Get Off Your Screen! Designing Activities that Get Your Students Outside

Brian Oger

Brian Oger

Kids doing a ph-test outdoors

If I had to compile a list of phrases that are most commonly on my lips as a parent of three teenagers and one pre-teen, three of the top five would probably be variations on these four words:

Get off your screen!

I had great intentions as a new parent. I was going to make sure my kids were not glued to the television all day; they were not going to be addicted to video games like I was; they weren’t going to get phones until they turned 37. How did that work out? Well, as they say, the best-laid plans…

Any of us who are parents know that the battle over screen time limits can be a never-ending one. So when my second daughter moved to an online school this year, I was concerned. If she’s already on the screen all day for school, how do I keep her from being on a screen for every waking moment?

Off-Screen Assignments

There is no way to design an online course without screen time — at least that I can think of. There will always be readings, videos, and assignments that require a student to spend time writing, computing, or researching online. At StudyForge, though, we try to make sure that students are not on their screens all the time. What I say to myself as I start planning the assessment pieces of a course is this:

If you can create an assignment that gets them off their screen, do it.

It makes their learning more dynamic, it increases engagement, and it makes their learning real-to-life. Here are a few ideas for assignments — inspired by StudyForge courses — that help online students get off their screens.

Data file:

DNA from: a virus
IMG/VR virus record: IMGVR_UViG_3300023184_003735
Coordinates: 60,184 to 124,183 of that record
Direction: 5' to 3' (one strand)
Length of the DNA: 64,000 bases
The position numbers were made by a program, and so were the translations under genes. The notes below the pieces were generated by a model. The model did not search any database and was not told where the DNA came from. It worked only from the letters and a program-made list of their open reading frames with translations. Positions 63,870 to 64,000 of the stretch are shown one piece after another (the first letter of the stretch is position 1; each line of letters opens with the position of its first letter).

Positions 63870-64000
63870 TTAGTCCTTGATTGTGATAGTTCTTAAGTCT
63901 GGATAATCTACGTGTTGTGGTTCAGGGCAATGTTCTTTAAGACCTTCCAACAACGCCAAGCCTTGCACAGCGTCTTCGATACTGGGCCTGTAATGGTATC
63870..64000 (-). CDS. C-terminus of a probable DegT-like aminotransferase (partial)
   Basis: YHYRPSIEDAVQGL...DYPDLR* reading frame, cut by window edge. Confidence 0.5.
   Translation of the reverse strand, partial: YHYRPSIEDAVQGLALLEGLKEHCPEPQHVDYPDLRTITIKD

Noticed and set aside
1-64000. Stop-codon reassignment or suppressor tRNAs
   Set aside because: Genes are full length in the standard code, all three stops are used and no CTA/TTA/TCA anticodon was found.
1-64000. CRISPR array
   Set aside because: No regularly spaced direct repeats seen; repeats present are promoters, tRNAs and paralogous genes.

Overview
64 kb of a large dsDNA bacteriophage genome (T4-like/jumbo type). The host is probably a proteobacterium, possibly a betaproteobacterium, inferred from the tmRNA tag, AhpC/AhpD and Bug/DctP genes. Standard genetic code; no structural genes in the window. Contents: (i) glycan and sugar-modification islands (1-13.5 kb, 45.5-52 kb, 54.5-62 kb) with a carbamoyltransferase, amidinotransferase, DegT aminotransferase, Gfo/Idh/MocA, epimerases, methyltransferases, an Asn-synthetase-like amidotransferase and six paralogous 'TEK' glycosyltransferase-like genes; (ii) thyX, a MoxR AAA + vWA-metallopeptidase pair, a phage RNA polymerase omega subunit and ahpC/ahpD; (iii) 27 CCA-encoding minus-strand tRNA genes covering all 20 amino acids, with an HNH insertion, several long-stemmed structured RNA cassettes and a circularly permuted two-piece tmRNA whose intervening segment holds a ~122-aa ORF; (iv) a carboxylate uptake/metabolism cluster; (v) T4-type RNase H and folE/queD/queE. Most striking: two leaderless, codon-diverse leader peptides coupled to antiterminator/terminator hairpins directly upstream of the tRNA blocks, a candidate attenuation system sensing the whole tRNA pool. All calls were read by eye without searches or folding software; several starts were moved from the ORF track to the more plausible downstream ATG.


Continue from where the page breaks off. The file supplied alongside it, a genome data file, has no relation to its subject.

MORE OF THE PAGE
1. Clinometer

My daughter recently took a StudyForge Math course. She had to build her own clinometer, then go around the neighborhood to measure a tall structure. She enlisted my help as a chauffeur. We headed across town, and she spent some time figuring out how to use trigonometry and a protractor to calculate the height of a building. It may not have been the most accurate measurement, but it was a memorable activity, and one that I think she will remember doing long into the future.

2. Paper airplanes

Another StudyForge Geometry project has students create their own paper airplanes, trying out different designs to see which one will fly the farthest and the straightest. Then they unfold their top designs, measure and classify the angles and triangles, and record their hypothesis about what made that design the most effective. As the near-winner of a paper-airplane contest at a regional sixth-grade science fair, I approve this message… I mean, lesson.

3. Acids and bases

Science teachers might want to get their students doing experiments using household products. If you’re studying pH, send your students to find different substances in their cupboards, like vinegar, ketchup, fruit juice, or soda. Have them measure the pH of the original substances, then measure again when they mix them together. In higher grades, this is a great chance for students to learn about finding the molarity of household liquids.

4. Get involved

As an online political studies teacher, I want my students to get involved in their community politically. One of my students interviewed the mayor of their town for this assignment. Another went to a public consultation meeting on whether a new city hall should be built and asked several good questions of their city council. Another was concerned about a parking sign near her work she thought was unfair, and she managed to get it changed. Students have to find something they care about, get off their screens, and go do something about it.